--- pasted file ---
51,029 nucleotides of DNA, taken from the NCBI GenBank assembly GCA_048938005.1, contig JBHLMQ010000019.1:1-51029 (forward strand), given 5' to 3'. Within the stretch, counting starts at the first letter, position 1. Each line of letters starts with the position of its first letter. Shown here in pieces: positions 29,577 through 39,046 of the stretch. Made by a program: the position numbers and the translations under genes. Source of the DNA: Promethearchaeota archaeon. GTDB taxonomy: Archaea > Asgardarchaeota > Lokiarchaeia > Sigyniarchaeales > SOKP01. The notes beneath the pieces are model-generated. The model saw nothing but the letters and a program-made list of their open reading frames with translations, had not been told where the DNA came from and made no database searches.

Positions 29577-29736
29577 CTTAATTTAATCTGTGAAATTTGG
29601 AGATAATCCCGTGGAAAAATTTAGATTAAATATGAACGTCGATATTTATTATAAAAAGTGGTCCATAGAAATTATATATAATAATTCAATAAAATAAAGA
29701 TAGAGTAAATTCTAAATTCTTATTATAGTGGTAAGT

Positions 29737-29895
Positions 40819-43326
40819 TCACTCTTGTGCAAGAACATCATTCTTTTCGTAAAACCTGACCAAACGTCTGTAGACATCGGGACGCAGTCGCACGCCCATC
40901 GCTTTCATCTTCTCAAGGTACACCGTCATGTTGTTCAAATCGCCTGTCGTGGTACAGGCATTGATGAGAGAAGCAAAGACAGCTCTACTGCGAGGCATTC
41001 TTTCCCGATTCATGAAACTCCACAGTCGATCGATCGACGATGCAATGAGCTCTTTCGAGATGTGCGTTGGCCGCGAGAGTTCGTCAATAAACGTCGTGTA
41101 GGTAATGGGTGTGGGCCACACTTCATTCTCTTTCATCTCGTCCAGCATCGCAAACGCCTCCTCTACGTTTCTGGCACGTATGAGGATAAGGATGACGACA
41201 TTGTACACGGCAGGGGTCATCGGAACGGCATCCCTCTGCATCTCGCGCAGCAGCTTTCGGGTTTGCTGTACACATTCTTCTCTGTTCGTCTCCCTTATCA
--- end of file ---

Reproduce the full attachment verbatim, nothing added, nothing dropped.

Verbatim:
51,029 nucleotides of DNA, taken from the NCBI GenBank assembly GCA_048938005.1, contig JBHLMQ010000019.1:1-51029 (forward strand), given 5' to 3'. Within the stretch, counting starts at the first letter, position 1. Each line of letters starts with the position of its first letter. Shown here in pieces: positions 29,577 through 39,046 of the stretch. Made by a program: the position numbers and the translations under genes. Source of the DNA: Promethearchaeota archaeon. GTDB taxonomy: Archaea > Asgardarchaeota > Lokiarchaeia > Sigyniarchaeales > SOKP01. The notes beneath the pieces are model-generated. The model saw nothing but the letters and a program-made list of their open reading frames with translations, had not been told where the DNA came from and made no database searches.

Positions 29577-29736
29577 CTTAATTTAATCTGTGAAATTTGG
29601 AGATAATCCCGTGGAAAAATTTAGATTAAATATGAACGTCGATATTTATTATAAAAAGTGGTCCATAGAAATTATATATAATAATTCAATAAAATAAAGA
29701 TAGAGTAAATTCTAAATTCTTATTATAGTGGTAAGT

Positions 29737-29895
Positions 40819-43326
40819 TCACTCTTGTGCAAGAACATCATTCTTTTCGTAAAACCTGACCAAACGTCTGTAGACATCGGGACGCAGTCGCACGCCCATC
40901 GCTTTCATCTTCTCAAGGTACACCGTCATGTTGTTCAAATCGCCTGTCGTGGTACAGGCATTGATGAGAGAAGCAAAGACAGCTCTACTGCGAGGCATTC
41001 TTTCCCGATTCATGAAACTCCACAGTCGATCGATCGACGATGCAATGAGCTCTTTCGAGATGTGCGTTGGCCGCGAGAGTTCGTCAATAAACGTCGTGTA
41101 GGTAATGGGTGTGGGCCACACTTCATTCTCTTTCATCTCGTCCAGCATCGCAAACGCCTCCTCTACGTTTCTGGCACGTATGAGGATAAGGATGACGACA
41201 TTGTACACGGCAGGGGTCATCGGAACGGCATCCCTCTGCATCTCGCGCAGCAGCTTTCGGGTTTGCTGTACACATTCTTCTCTGTTCGTCTCCCTTATCA